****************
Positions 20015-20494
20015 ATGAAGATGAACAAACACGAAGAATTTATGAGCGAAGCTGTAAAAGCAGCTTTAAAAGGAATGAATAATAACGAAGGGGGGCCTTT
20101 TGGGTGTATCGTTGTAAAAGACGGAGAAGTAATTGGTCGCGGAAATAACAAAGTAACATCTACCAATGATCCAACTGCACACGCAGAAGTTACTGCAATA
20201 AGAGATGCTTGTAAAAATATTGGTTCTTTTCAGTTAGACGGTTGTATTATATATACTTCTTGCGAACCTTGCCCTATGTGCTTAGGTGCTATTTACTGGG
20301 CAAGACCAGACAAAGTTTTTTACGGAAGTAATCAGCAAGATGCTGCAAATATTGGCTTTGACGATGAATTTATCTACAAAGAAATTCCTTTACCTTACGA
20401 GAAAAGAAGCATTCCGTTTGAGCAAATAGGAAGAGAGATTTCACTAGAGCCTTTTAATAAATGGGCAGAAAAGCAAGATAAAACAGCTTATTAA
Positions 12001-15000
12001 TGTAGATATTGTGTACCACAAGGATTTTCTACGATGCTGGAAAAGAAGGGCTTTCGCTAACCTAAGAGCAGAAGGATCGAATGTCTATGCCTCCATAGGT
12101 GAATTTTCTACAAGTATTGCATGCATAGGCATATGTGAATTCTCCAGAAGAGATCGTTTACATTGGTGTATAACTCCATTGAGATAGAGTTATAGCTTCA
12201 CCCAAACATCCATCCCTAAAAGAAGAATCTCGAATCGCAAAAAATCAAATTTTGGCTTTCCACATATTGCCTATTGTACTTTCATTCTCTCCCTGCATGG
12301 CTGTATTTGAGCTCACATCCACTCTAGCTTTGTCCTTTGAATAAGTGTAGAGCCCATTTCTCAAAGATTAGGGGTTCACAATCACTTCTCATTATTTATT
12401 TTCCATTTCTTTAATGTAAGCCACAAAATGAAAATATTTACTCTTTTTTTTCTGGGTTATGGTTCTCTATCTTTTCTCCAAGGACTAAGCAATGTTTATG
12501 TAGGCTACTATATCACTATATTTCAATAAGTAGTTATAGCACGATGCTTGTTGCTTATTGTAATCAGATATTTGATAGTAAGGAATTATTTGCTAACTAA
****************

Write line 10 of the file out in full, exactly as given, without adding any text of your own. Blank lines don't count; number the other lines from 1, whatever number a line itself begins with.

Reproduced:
12201 CCCAAACATCCATCCCTAAAAGAAGAATCTCGAATCGCAAAAAATCAAATTTTGGCTTTCCACATATTGCCTATTGTACTTTCATTCTCTCCCTGCATGG